Applications of the Bernoulli Equation
The Bernoulli equation can be applied to a great many situations not just the
pipe flow we have been considering up to now. In the following sections we will
see some examples of its application to flow measurement from tanks, within
pipes as well as in open channels.
If a stream of uniform velocity flows into a blunt body, the stream lines
take a pattern similar to this:
Streamlines around a blunt body
Note how some move to the left and some to the right. But one, in the centre,
goes to the tip of the blunt body and stops. It stops because at this point the
velocity is zero  the fluid does not move at this one point. This point is
known as the stagnation point.
From the Bernoulli equation we can calculate the pressure at this point.
Apply Bernoulli along the central streamline from a point upstream where the
velocity is u_{1} and the pressure p_{1} to the
stagnation point of the blunt body where the velocity is zero, u_{2}
= 0. Also z_{1} = z_{2}.
This increase in pressure which bring the fluid to rest is called the
dynamic pressure.
Dynamic pressure =
or converting this to head (using
)
Dynamic head =
The total pressure is know as the stagnation pressure (or total
pressure)
Stagnation pressure =
or in terms of head
Stagnation head =
The blunt body stopping the fluid does not have to be a solid. I could be a
static column of fluid. Two piezometers, one as normal and one as a Pitot tube
within the pipe can be used in an arrangement shown below to measure velocity of
flow.
A Piezometer and a Pitot tube
Using the above theory, we have the equation for p_{2} ,
We now have an expression for velocity obtained from two pressure
measurements and the application of the Bernoulli equation.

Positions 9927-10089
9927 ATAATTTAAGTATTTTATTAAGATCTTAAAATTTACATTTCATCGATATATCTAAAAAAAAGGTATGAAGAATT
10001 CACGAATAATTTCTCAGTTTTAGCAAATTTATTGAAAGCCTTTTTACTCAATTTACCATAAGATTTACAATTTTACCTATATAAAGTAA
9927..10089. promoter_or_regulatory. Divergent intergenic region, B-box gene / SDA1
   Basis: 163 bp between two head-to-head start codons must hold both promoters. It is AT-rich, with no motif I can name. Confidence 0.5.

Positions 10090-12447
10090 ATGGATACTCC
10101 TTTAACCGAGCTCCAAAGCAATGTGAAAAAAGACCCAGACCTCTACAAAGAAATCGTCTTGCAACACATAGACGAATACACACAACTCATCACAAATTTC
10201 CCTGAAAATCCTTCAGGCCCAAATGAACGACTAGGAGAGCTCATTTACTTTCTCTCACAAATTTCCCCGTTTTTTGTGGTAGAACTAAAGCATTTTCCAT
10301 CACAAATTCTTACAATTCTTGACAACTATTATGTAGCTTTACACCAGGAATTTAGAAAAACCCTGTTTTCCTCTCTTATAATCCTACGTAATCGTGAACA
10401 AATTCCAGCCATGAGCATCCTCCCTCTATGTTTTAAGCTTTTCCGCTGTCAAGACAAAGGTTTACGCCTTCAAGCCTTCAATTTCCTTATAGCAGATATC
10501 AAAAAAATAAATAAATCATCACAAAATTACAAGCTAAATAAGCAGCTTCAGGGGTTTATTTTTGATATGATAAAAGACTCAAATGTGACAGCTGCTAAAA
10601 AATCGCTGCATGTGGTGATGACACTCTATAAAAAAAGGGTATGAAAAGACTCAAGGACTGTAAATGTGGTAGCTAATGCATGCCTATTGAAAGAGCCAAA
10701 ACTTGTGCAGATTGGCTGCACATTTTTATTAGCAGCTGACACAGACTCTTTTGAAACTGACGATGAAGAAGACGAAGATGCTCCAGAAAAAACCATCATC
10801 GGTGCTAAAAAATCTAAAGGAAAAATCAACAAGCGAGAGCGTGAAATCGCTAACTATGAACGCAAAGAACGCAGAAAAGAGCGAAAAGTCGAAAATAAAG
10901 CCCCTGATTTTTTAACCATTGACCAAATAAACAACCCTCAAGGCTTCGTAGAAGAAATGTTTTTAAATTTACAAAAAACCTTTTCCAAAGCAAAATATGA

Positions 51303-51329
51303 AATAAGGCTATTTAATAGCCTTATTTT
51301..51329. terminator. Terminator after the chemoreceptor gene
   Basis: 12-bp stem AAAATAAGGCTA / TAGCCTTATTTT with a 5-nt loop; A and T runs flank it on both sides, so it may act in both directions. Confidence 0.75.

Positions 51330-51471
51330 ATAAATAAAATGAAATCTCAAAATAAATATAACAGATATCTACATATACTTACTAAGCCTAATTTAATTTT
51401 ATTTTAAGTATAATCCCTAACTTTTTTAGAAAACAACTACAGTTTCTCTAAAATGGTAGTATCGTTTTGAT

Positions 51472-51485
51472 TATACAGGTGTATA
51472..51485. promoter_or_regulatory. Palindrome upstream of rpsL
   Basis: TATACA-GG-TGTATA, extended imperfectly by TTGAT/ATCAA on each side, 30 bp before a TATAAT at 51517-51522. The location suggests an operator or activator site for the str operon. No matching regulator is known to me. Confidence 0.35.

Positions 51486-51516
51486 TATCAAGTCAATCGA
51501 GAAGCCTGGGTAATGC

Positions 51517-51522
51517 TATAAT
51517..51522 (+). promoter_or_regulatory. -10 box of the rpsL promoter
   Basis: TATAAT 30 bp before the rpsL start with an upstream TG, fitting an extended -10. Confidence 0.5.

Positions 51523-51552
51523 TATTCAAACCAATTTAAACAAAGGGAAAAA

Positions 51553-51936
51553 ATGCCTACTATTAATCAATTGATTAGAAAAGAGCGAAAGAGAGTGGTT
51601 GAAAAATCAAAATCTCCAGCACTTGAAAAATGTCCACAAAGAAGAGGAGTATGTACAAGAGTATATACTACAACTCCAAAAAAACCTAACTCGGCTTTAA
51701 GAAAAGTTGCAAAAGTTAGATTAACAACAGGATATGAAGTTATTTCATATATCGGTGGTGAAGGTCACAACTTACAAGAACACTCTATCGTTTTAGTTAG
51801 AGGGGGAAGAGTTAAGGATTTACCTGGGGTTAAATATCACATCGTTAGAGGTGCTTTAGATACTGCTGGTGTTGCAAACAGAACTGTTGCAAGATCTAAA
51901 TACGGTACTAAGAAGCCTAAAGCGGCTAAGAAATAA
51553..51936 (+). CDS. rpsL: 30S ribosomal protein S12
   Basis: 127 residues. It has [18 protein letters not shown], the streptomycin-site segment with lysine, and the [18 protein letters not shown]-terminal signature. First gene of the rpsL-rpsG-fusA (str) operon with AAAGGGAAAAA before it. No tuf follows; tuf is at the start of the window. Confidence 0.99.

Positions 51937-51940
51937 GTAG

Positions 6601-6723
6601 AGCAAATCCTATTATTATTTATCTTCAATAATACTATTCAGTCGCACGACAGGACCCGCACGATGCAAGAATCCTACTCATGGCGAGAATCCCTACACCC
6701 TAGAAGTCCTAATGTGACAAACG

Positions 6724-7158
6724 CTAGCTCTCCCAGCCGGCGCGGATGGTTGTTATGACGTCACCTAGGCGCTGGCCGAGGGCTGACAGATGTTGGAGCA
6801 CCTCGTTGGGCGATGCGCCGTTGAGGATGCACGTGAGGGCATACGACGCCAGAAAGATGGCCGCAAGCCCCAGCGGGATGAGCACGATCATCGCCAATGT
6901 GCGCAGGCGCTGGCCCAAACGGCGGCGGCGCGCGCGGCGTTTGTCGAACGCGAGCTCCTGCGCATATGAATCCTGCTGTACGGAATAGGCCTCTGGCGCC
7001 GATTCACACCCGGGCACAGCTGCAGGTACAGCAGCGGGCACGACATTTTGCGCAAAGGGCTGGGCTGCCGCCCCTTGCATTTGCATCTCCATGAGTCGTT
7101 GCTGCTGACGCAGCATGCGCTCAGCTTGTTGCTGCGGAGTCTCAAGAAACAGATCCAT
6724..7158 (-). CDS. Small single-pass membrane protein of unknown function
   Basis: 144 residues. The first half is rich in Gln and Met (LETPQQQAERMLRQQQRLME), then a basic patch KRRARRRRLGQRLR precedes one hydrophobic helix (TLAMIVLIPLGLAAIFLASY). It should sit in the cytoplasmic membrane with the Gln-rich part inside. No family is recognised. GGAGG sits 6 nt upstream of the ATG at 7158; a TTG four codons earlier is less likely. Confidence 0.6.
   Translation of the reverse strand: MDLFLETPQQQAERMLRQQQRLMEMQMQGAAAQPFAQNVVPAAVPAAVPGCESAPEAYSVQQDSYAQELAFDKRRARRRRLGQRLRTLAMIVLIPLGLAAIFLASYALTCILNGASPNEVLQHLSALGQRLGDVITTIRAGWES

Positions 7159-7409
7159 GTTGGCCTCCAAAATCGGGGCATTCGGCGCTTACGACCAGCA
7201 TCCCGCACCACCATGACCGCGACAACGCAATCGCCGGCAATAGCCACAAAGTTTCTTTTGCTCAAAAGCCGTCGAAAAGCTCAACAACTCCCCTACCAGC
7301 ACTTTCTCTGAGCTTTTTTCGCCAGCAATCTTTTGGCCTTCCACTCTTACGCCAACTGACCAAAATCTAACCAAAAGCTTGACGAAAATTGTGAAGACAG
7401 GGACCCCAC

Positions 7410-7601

The necessity of two piezometers and thus two readings make this arrangement
a little awkward. Connecting the piezometers to a manometer would simplify
things but there are still two tubes. The Pitot static tube combines the
tubes and they can then be easily connected to a manometer. A Pitot static tube
is shown below. The holes on the side of the tube connect to one side of a
manometer and register the static head, (h_{1}), while the
central hole is connected to the other side of the manometer to register, as
before, the stagnation head (h_{2}).
A Pitotstatic tube
Consider the pressures on the level of the centre line of the Pitot tube and
using the theory of the manometer,
We know that
,
substituting this in to the above gives
The Pitot/Pitotstatic tubes give velocities at points in the flow. It does
not give the overall discharge of the stream, which is often what is wanted. It
also has the drawback that it is liable to block easily, particularly if there
is significant debris in the flow.
The Venturi meter is a device for measuring discharge in a pipe. It consists
of a rapidly converging section which increases the velocity of flow and hence
reduces the pressure. It then returns to the original dimensions of the pipe by
a gently diverging 'diffuser' section. By measuring the pressure differences the
discharge can be calculated. This is a particularly accurate method of flow
measurement as energy loss are very small.
A Venturi meter
Applying Bernoulli along the streamline from point 1 to point 2 in the narrow
throat of the Venturi meter we have
By the using the continuity equation we can eliminate the velocity u_{2},
Substituting this into and rearranging the Bernoulli equation we get
To get the theoretical discharge this is multiplied by the area. To get the
actual discharge taking in to account the losses due to friction, we include a
coefficient of discharge
This can also be expressed in terms of the manometer readings
Thus the discharge can be expressed in terms of the manometer reading::